I’ve been thinking about something the past few days.
I’m so hard on myself. Why is that?
After my last rambling post, I woke up the next morning with a pit in my stomach. I felt exposed, raw, and weird. Almost like an awkward walk-of-shame, tiptoeing about the morning with sinking feeling of regret and vulnerability.
It took everything I had in me not to pull down that post.
I mentioned that to my sweet boyfriend, who said some things that got me thinking.
What was I ashamed of? Honesty? Openness? Admitting weakness and showing faults and releasing the facade of perfection?
Isn’t that what I want? Authenticity?
Genuineness isn’t always pretty. And it shouldn’t be. So what if I don’t have it all together sometimes? No one does. I wouldn’t fault my best friend, or my sister, or my boyfriend, or even the stranger on the street, if they had an off day and possessed feelings and said things that contradicted the way they normally feel or strive to be. So why can’t I extend myself the same grace and acceptance?
This topic has came up multiple times in therapy. My extreme levels of self-criticism. My lack of self-acceptance. My overreaching quest for a perfect presentation, to always be the right thing and do the right thing.
And honestly, I’m light years from where I used to be. I can genuinely say I like myself now. I like this person, I trust her, and I believe in her. But I am still so critical of her sometimes.
When she is taking steps forward, progressing, motivated and headstrong, it’s easy to like her. But when she slumps, when she has doubts and falls back into old habits, I just slam her. I don’t see her for what she is — utterly human, experiencing inevitable and necessary human emotions that will never be completely steady. I immediately ‘doomsday’ and call her a failure. And then feel regret and shame, not only for having tripped and stumbled down a few steps on the climb, but for getting embarrassed about it instead of shaking it off.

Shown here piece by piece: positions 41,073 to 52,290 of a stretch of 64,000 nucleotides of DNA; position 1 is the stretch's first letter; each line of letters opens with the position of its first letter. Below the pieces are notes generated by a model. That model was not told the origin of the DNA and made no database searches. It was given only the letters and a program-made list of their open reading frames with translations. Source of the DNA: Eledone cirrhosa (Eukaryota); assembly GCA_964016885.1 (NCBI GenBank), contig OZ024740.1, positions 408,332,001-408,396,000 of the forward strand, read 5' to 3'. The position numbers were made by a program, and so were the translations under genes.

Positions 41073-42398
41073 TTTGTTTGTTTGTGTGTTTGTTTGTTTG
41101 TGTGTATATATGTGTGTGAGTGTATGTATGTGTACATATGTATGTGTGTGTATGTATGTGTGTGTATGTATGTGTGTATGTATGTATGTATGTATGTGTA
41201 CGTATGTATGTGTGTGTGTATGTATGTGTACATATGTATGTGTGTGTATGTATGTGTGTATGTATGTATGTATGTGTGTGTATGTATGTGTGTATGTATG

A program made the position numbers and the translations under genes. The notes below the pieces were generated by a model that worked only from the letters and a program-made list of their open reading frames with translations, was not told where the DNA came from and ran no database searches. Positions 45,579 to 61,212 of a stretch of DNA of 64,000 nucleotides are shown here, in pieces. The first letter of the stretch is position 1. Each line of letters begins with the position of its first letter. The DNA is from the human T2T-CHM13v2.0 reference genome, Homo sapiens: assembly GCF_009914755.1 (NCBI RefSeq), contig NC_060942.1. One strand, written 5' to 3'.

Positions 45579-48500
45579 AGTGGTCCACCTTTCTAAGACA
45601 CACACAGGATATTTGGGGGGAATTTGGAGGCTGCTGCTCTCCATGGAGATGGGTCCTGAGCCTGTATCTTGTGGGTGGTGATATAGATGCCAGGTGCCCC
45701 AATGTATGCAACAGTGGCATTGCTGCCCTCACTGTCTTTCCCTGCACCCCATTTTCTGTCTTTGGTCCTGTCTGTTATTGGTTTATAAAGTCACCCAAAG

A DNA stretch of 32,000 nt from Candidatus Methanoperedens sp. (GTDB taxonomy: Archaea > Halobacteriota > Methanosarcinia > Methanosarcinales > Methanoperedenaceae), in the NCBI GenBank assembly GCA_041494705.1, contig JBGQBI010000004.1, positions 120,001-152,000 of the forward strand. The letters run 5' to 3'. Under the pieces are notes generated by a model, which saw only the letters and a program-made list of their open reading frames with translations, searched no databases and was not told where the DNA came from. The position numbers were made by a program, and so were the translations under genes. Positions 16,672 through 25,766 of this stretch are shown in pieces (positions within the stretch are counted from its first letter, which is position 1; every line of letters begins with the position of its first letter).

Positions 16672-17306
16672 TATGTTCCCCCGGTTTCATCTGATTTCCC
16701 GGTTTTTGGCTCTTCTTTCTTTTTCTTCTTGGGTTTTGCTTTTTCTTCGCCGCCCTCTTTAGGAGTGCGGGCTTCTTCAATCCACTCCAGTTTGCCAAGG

This is the gray area I’ve been working on for the past year or so. Breaking the pattern of black-and-white thinking, of good-and-bad, perfect-and-failure. There is an entire spectrum between the extremes, and it is okay to fall anywhere in between at any given time. No, in fact, not just okay — expected. And accepted. Desired, even.
So why, when I have recognized and know these things so logically, do I still give myself such a hard time sometimes? Not only with grief, but everywhere. Self-image, career, goals, fitness, relationships, even writing. What’s with the need for perfection?
Like The Beau said, “stop being so mean to my girlfriend!” (He’s so cute.)
One of the most outstanding pieces of advice I was ever given on this journey of widowhood was this — there are no should’s. Be gentle with yourself.
So many people, widows and parents and children and siblings and friends and all sorts of people suffering from grief, have found me through my writing and this wonderful amazing ride of life. And I don’t hesitate for a second to suggest this to them, to extend them that grace.
It’s more than time to do it for myself.
And not just when it’s easy to do, not just in those moments when I’m doing well and it’s easy to like myself.
But in those moments when I’m experiencing the morning-after-vulnerablities. When I’ve fallen down and embarrassed myself. When I have snapped at someone or failed to complete a task or don’t have the right answer or any answer. When I’m not on point.
That’s when I need to stop being so mean.